Just a though: are you intending thsee keys to have a "correct" orientation? You've drawn them all teeth down and to the right, but keys are physical objects and any code that must be read left to right is susceptible to misinterpretion.
posted by daniel striped tiger at 3:50 PM on December 16, 2011

First of all a bit about the math here.

When you're trying to figure out how many letters can be encoded into something, you want to look at the amount of information contained in something. The formula is just -log(p) where p is the probability of something.

With keys, each key is equally 'likely' so to figure out p you just have to divide one by the number of possible keys. If the keys have 3 teeth and, let's say 3 different positions that gives us 33 = 27 possible combinations, enough for all the letters, and you can throw in a space as well, if you want. (in this case the information in each key would be about 4.7 bits of information)

The simplest way would be for you to just draw all 27 keys, and then assign them to letters using a table.

Another way to do it would be to use 'base three' where if you have 0-1-2 you convert that into a number by doing (0*9) + (1*3) + (2)

The reason I say 3 levels is that it sounds like you want the key to be able to be read by someone without putting it in a lock, so you can't have too many levels or people won't be able to tell them apart.


If you're worried about the appearance, what you can do is use keys with 4 or 5 teeth, and then pick the 'good looking' keys, and only map those to letters using a table.
posted by delmoi at 5:28 PM on December 16, 2011

(oh I should add, for the amount of information, you want log base 2 if you want the number of 'bits' of information)
posted by delmoi at 5:30 PM on December 16, 2011

Skelton Keys have multiple dimensions, not just up/down.

Which would allow you to easily encode something like Rad50 (previously mentioned) in the two dimensions. Perhaps a 5x5 grid with a cube signifying "z".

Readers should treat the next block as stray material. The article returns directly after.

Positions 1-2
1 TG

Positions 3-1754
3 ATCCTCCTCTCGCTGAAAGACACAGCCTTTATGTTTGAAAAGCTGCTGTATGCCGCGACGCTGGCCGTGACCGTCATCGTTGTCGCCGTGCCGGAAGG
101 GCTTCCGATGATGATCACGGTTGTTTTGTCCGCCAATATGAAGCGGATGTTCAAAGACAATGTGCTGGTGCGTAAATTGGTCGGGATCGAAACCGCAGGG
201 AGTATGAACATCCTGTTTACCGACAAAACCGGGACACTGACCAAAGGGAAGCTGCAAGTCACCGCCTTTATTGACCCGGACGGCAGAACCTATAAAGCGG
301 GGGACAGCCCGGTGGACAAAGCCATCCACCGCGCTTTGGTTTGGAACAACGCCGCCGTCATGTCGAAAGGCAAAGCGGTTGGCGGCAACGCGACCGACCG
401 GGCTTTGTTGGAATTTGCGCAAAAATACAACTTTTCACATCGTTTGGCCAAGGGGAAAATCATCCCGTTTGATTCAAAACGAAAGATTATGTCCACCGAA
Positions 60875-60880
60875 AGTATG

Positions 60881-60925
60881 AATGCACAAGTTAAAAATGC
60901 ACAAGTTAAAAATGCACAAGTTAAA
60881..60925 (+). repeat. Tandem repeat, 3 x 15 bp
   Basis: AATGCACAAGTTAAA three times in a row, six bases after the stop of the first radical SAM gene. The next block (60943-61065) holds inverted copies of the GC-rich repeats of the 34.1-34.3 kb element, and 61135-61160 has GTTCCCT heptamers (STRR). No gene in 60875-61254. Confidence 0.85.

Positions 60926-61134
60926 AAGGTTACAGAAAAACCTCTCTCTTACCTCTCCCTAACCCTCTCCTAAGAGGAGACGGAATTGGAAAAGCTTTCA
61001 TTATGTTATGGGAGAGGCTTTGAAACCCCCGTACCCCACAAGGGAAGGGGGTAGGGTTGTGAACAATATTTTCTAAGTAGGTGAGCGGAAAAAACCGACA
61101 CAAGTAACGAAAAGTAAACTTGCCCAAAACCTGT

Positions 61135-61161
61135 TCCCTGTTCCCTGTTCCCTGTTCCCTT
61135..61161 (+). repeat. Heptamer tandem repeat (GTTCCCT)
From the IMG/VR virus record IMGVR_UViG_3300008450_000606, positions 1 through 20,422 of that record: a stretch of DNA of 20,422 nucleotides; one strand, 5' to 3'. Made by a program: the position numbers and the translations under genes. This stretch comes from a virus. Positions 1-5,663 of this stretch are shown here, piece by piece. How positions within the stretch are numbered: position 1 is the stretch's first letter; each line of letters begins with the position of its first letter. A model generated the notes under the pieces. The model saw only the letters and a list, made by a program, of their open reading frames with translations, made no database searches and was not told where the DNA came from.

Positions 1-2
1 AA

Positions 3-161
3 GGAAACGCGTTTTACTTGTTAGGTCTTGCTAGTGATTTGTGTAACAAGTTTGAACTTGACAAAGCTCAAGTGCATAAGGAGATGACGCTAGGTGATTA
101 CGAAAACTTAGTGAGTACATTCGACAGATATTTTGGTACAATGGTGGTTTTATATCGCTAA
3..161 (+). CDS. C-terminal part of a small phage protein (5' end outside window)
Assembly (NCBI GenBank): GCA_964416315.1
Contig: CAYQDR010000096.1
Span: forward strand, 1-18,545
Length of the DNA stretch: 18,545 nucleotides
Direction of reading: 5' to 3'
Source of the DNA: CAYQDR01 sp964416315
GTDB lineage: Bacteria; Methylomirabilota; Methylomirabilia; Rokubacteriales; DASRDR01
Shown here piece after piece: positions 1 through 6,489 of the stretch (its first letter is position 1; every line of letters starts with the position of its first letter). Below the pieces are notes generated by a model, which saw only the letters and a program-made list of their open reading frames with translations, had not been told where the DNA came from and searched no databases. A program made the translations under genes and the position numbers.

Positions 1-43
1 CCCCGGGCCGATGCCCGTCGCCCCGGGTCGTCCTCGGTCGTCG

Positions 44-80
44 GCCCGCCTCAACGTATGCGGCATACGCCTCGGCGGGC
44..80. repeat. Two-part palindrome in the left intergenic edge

Though my preferred method would be to use a 3x3 grid and telephone ordering.
     ABC  DEF
You could then encode a grid something like this:
|Q Y  ||A B C||D E F|
|G H I||J K L||M N O|
|P R S||T U V||W X Z|

So that A might look like this:
          _ _
|     ||_|    |     |
|     |       |     |
|_ _ _|       |_ _ _|
And a Z might look like this:
|     ||     ||     |
|     ||     ||_ _  |
|_ _ _||_ _ _|    |_|
The two unused teeth give you lots more opportunity to encode extra information - you still have two full 3x3 grids to encode data in. For example numbers (full is zero).
|1 2 3|
|4 5 6|
|7 8 9|
The following are 5 9 3 0
|     ||     ||   |_ |     |
|  O  ||    _||     ||     |
|_ _ _||_ _|  |_ _ _||_ _ _|
Put all together, the Vampire Weekend song M79 may be encoded as:
|     ||     ||  _ _|
|_    ||    _||_|
  |_ _||_ _|   
|     ||     ||  _ _|
|_    ||    _||M|
 7|_ _||_ _|9  
The one with the single downward facing tooth is the letter, the rest are numbers.
posted by MesoFilter at 6:24 PM on December 16, 2011 [2 favorites]

(Also, a some terminology: "skeleton key" more correctly means a master key. The keys you're talking about — the old-fashioned kind with a round shaft and some specific metal shape to move past the wards of a lock — are called bit keys. A master key for locks that take bit keys has a skeletal appearance, hence the term skeleton key.)
posted by hattifattener at 7:29 PM on December 16, 2011

Building on what Delmoi said - that you're basically encoding 3x3x3 data - in my case a phone keypad, in his each letter of the alphabet sequentially, what you need to encode is basically:

What button on the phone would I have to push how many times to get this letter?

So you're encoding:

Which column.
Which row.
How many presses?

We'd use column first because you count across (1 2 3 across, not 1 4 7 down).

If we expand it out to 5 bits of depth then we can include all the letters (two keys have 4 letters) and numbers.

1 first letter
2 second letter
3 third letter
4 fourth letter (if there is one)
5 the number

I'm making the number last because that's how I remember texting, and a 5th level deep may be awkward for you, and you may not wish to include numbers.

J O H N 1 Zwould encode as:

J: 2 2 1
O: 3 2 3
H: 1 2 2
N: 3 2 2
Z: 3 4 4

and the keys would look like this (sideways since it's easier to make things left aligned & stick out to the right than top & stick out down, just imagine the key is in the left margin with the loop at the bottom & the teeth pointed in):





posted by MesoFilter at 10:33 PM on December 16, 2011

Edit: You'd only need the 5th bit in the case of 7 & 9 because those are the only times you'd press 5 times to loop back to the number.

To get * 0 # you'd just use the 4th bit for the 2nd tooth.



Since many phones use 0 as space, it could also signify space, or empty. How cool is that, an empty key.
posted by MesoFilter at 10:38 PM on December 16, 2011